Have you had Snookie’s Silvaner, Flava Flav’s Furmint, or the New Bachelorette’s Beaujolais?
Not yet, but with the way things are going they will soon be at your neighborhood shop with a proper label from a high-powered marketing team.
They may come with a large, cartoonish clock, or be as simple as a new sexy wine marketing term like clean wine. Minimalist labels will have the celebrity’s name front and center with typography that is SO perfectly on-brand. Bonus: they will almost always have a winemaker from a notable winery “making” the wine to add a sliver of market viability (or a questionable veneer of substance).
Celebrities are crossing the rubicon in droves to not just drink on Instagram live, but lend their names to wines and build brands to add to their expanding portfolios. It’s easy to picture the marketing meeting that led to most of these celebrified wine projects.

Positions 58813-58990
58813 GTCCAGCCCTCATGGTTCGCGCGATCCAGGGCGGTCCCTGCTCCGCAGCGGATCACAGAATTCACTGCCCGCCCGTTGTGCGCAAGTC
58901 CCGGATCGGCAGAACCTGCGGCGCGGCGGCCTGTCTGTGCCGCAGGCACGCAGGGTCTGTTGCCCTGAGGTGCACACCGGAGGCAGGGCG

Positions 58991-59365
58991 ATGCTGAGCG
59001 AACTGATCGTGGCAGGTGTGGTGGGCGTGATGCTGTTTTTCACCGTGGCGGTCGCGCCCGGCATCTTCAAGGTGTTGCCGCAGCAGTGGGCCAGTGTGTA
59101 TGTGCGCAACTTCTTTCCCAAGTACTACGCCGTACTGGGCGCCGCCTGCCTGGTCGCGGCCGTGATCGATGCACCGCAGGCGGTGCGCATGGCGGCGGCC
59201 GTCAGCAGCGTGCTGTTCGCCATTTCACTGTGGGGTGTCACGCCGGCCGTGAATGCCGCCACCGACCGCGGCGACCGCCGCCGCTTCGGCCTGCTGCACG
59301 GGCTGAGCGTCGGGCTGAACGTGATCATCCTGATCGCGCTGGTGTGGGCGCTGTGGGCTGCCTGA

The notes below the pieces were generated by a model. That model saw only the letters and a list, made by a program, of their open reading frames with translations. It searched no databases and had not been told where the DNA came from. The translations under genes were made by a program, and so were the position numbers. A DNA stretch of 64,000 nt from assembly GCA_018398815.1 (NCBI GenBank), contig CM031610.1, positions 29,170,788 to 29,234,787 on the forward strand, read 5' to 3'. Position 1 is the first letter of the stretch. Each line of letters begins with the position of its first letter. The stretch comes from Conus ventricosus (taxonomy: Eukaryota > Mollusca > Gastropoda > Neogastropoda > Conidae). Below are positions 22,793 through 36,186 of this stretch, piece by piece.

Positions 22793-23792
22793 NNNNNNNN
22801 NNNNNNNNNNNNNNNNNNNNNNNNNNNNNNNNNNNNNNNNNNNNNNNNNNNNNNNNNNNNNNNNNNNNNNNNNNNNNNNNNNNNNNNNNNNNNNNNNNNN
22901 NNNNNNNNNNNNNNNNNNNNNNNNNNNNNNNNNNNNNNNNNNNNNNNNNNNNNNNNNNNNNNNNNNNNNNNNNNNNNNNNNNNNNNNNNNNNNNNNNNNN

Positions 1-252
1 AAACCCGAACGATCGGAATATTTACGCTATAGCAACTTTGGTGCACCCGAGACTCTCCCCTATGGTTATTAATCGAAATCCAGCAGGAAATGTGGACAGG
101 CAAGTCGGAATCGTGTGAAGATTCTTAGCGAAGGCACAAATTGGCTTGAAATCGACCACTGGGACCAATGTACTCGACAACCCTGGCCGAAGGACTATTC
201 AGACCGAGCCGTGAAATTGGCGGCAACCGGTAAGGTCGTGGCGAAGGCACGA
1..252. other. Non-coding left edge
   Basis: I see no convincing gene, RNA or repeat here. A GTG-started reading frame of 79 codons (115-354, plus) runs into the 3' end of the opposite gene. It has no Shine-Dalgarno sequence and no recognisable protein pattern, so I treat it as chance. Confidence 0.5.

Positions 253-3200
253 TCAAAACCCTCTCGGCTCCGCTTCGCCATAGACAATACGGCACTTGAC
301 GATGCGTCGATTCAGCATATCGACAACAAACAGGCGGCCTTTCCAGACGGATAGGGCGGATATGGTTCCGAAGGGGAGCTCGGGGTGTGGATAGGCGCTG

Just a few months ago, I read that a certain celebrity wants to “create the defining brand of rosé Champagne,” and I laughed out loud. Then I looked into who is involved and it just made me sad.
I will always give any wine a fair shake, but I can’t look out into a multi-layered, under pressure beverage marketplace during this pandemic and not shiver at the reality show wines appearing on shelves in large quantities. I get the allure – these wines bring easy sales or there may be some new customers that call. But I ask you, what has happened to your conviction? What are you left with?
The moment Nate Ready makes a Napa Cabernet for Elon Musk (Flamethrower Cabernet?), I will concede. There might even be short term positives to the celebrification of wine, but there will no doubt be a hefty price to pay.
Sadly, I believe these reality show wines are in large part another symptom of a segment of the wine world that wants reality show wines of low substance, high celebrity, and barely-there soul.